"The horror of Jacine Gielinski's death is virtually incomprehensible, and it is the judgment of the panel that this aggravating factor alone outweighs the mitigation found to be present in this case," they determined. That meant that Salmon fell "within the legislatively defined category of persons eligible for the death penalty." There was only one more step, the fourth step, during which the judges had to decide whether, all things considered, Salmon deserved to die. But here they could not agree.
Judge Frasher's was the dissenting vote that saved Lucas Salmon's life. At the start of the hearing, Cleaver had tried to have Frasher removed from the panel, arguing that the former public defender had a conflict of interest because he had worked with one of Woldt's lawyers, Doug Wilson. But now he was the man who saved her client.
Frasher noted that the "presumptive sentence" -- unless proved otherwise -- was a life sentence. "I am unaware of any modern historical precedent in the State of Colorado for the execution of an individual with the characteristics of Lucas Salmon," he said. "The imposition of the death penalty on Lucas Salmon in this case would substantially lower the threshold for the imposition of the sentence of death in the state.
"It is human instinct to want to strike out at the perpetrator -- to strike out at Lucas Salmon. To smite him dead as a symbolic act of retribution and vengeance for Jacine Gielinski and her family. Additionally, there is an emotional temptation to feel that the imposition of a sentence less than death demeans the value of Jacine Gielinski's life and the profound tragedy of her death or trivializes the depth of the loss sustained by her family and friends...
"As tempting as it may be," he continued, "I am not permitted, nor should I be permitted, the luxury of seeking vengeance out of the righteous emotionality which understandably surrounds this case. It is my conclusion that I am not convinced beyond a reasonable doubt that the execution of Lucas Salmon is necessary and appropriate."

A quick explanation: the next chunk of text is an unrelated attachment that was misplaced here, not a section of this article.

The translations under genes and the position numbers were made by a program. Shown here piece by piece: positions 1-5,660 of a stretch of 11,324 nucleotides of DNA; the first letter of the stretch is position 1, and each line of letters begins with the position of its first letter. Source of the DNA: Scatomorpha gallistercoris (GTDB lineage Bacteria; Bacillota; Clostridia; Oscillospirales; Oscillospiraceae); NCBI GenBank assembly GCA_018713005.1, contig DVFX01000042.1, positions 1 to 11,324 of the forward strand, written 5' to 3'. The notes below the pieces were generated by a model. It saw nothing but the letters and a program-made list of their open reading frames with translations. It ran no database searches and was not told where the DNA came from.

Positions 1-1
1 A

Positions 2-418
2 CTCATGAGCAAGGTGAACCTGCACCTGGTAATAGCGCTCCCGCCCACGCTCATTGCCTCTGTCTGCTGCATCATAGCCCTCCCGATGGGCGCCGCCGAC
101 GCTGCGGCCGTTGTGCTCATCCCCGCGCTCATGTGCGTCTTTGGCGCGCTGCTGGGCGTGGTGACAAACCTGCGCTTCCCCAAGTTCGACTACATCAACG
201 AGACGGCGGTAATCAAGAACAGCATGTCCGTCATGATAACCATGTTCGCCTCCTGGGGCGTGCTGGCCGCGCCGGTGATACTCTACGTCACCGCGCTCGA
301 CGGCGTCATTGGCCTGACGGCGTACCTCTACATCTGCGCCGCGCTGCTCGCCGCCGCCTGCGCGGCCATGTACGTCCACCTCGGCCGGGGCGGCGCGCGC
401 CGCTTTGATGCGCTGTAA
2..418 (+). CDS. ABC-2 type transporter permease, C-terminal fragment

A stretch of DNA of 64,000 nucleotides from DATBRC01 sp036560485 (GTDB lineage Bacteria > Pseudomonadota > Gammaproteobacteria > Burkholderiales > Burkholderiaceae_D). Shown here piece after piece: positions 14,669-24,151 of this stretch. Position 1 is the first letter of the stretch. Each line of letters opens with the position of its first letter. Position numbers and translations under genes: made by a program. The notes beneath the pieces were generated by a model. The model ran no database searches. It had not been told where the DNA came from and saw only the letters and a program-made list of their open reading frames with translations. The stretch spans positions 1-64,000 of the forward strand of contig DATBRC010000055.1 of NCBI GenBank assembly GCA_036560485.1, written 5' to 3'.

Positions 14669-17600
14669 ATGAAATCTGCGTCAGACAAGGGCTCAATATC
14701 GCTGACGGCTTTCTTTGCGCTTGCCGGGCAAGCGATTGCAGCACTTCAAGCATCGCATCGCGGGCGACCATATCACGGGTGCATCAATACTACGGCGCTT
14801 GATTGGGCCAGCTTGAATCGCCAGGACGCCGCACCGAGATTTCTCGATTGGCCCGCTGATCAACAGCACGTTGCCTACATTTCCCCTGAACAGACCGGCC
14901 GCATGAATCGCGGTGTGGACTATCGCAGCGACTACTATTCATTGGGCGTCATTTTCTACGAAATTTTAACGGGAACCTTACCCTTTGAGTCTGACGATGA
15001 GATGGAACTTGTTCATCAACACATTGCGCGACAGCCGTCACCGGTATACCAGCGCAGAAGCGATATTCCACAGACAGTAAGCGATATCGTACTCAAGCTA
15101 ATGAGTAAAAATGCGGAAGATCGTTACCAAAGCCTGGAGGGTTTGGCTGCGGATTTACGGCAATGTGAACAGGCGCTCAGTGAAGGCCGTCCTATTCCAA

The proportionality review had swayed one judge -- and one judge was all the defense needed, as the Danny Martinez case had shown.
Judges Booth and Parrish disagreed with Frasher. Even if the crime was Woldt's idea, "Lucas Salmon willingly signed on and, in time, fully embraced the horror," Judge Booth said. "He never argued against it. Never suggested that they keep this in the realm of fantasy. Salmon's previous lifestyle was respectable, his service to others laudable, but his crimes were horrific.
"That nobody has been sentenced to death in the past twenty years in this state who has Salmon's characteristics is not surprising," Booth said. "Salmon is unique."
Arguing that Salmon didn't deserve the death penalty because he didn't fit the profile of other men on death row ignored all the aggravating factors, Judge Parrish said, "especially the horror of the crime itself in the calculus of the propriety of the death sentence in this case. The loss to the family and friends of Jacine Gielinski is enormous. Whatever action is taken by this panel, the death and manner of death of Ms. Gielinski will never be comprehensible.
"For this sentencer, the only adequate response beyond a reasonable doubt, in light of the circumstances of this case, is a measure of justice in fair and equivalent proportion to the actions of the defendant. He should be sentenced to death."
But then, as the presiding judge, Parrish also had to note that, "as this is not the unanimous conclusion of the panel, by operation of law, he is sentenced to life in prison without the possibility of parole."
"We'll live with the decision," Peggy Luiszer said matter-of-factly outside the courtroom. "Eventually justice will be done. I can't imagine being 23 years old and living to die in jail. He's not going to make fifty years in prison."
Others were less circumspect. El Paso DA Jeanne Smith lashed out against Judge Frasher's decision, saying it demeaned the value of Jacine's life and her family's loss. "Lucas Salmon has been given the gift of life, a gift he took from Jacine Gielinski, a gift he does not deserve," she said.
Back in 1995, Smith (who would later say that her words criticizing Frasher "were said but taken out of context") had supported the idea of a single judge, the trial judge, being responsible for death-penalty decisions. Now she suggested that Frasher, a former public defender, was simply opposed to the death penalty. "We do have judges who do not believe in the death penalty," she said. "There is an obligation under the law for any judge who believes he could not in good conscience follow the law in a case to recuse himself."